The motivation for the preceding analysis was to add wind effects to my heuristic speed model. The philosophy of the heuristic speed model is to not rely on a constant power approximation, but try to model cyclist behavior directly. So how do riders behave when faced with a wind?
When I first started riding with a heart rate monitor, an early lesson was my heart rate dropped when I was riding into the wind. This was obviously psychological: the wind was defeating me and I lost the motivation to pedal hard.
Then I moved from the San Francisco Bay area to Austin where I lived for three years and winds were a predictable part of every ride, while extended hills were essentially gone. Instead of challenging myself on long hills, I learned to use treat the headwinds as a challenge rather than bad luck. As a result, I began increasing my heartrate, rather than decreasing it, when I encountered headwinds. With groups it's different: the group may be motivated to hammer into the wind, or it may be that nobody wants to pull and the speed drops.
Crosswinds are another matter: gusting crosswinds tend to reduce power because the rider needs to focus more on controlling the bike. It's hard to get into a rhythm with heavy cross-winds. Groups lose their coherence because riders get ridden into the gutter.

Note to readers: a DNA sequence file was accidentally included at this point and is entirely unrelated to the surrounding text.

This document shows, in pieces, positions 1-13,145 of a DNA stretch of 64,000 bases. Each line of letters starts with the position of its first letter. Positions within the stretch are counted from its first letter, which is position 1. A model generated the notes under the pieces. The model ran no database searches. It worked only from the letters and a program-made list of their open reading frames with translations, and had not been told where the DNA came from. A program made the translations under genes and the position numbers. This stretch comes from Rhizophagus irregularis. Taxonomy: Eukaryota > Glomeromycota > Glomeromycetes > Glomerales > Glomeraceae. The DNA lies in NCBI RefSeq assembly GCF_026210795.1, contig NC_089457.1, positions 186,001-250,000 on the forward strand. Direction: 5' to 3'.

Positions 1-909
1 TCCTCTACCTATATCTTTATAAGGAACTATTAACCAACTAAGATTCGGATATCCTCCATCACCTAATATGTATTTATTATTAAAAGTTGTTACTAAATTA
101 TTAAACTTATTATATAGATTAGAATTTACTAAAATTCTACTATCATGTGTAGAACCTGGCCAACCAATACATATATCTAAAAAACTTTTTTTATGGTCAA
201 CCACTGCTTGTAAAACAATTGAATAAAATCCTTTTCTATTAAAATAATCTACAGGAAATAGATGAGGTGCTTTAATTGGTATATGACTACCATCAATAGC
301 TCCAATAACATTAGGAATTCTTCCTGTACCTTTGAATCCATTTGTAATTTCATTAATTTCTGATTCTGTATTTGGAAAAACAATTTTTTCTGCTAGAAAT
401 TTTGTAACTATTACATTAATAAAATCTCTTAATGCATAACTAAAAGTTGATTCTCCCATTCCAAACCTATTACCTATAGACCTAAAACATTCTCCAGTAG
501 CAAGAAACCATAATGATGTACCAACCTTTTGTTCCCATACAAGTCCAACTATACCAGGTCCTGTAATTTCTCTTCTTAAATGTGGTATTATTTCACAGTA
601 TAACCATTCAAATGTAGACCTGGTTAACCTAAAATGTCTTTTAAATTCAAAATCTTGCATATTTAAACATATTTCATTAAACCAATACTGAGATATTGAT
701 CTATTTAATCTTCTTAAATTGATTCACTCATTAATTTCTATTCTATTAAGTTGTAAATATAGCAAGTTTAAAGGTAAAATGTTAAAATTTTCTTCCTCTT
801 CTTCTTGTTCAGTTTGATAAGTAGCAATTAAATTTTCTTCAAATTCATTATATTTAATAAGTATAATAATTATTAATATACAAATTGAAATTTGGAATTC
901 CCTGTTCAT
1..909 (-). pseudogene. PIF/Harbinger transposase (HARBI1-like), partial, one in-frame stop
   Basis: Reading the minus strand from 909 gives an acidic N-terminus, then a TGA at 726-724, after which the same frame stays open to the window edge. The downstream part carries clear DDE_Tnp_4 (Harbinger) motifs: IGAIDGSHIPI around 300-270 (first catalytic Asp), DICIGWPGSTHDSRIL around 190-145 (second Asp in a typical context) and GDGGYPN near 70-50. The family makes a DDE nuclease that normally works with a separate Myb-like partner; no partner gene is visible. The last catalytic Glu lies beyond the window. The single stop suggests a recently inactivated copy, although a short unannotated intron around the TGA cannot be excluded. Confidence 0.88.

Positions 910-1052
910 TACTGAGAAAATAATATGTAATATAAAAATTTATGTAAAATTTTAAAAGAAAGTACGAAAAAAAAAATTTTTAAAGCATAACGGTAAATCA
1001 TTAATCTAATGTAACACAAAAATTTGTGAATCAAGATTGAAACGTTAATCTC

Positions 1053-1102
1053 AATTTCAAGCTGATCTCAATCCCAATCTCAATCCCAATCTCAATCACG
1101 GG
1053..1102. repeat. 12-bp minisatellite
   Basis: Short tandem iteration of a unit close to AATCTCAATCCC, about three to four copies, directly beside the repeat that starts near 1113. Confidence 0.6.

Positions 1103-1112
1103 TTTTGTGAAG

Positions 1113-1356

So lacking insight into behavior in winds, and with data on ground-level wind speed so much less reliable than climbing data, I'll just assume people ride constant power. Using a simple power-speed model with "reasonable" coefficients I derived for a headwind, on flat ground:
where v00 refers to the level-ground speed in zero wind, and v0 is the level-ground speed at the given wind speed (measured in the same direction as the rider) sw.
For the cross-wind, the fit yielded:
I can simplify this and combine them to arbitraty wind direction with the following, using sw to represent the total wind speed and swx to represent the wind in direction of travel:
Note the square term applies to the absolute wind speed indpendent of direction, while the other term applies to the component of the wind speed in the rider direction. There is no explicit cross-wind term. The nice round numbers are justified since wind is never really constant anyway, either across the rider's body or over time, so higher prevision would be wasted.
The v0 in this equation is then a revised value to use for my heuristic speed model.
To test this, I constructed data for a rider traveling a 5 km radius circle at 8 mps nominal speed on the flat with a 3 mps wind from the north. The speed model with the wind adjustment predicted a speed varying from 5.15 mps into the wind (64%) to 9.11 mps with the tailwind (114%). Power varied from 112 watts into the wind to 126 watts with the tailwind. So that's a +/- 6% variation about the mean power for a variation in speed from -36% to +14%. So the rider maintained much closer to constant power than he would have with a constant wind-independent speed.
It's interesting to ask what this model predicts for the effect of constant wind for a closed circuit. As a test case consider a square course aligned with the constant wind direction. First, the 2nd-order term is constant: time is increased by a factor exp[(sw / 3v00)2]. But then there's the first order term. That aids on the headwind leg, but then reduces time on the tailwind section. The net effect on time is (1 + cosh[ 2 sw / 3 v00 ] ) / 2 (hyperbolic cosine). So the result is for a square course aligned with the wind the wind will increase time by a factor (neglecting fatigue):
For a circular course the result will be a bit different, the cosh term replaced by something similar, the exponential term the same.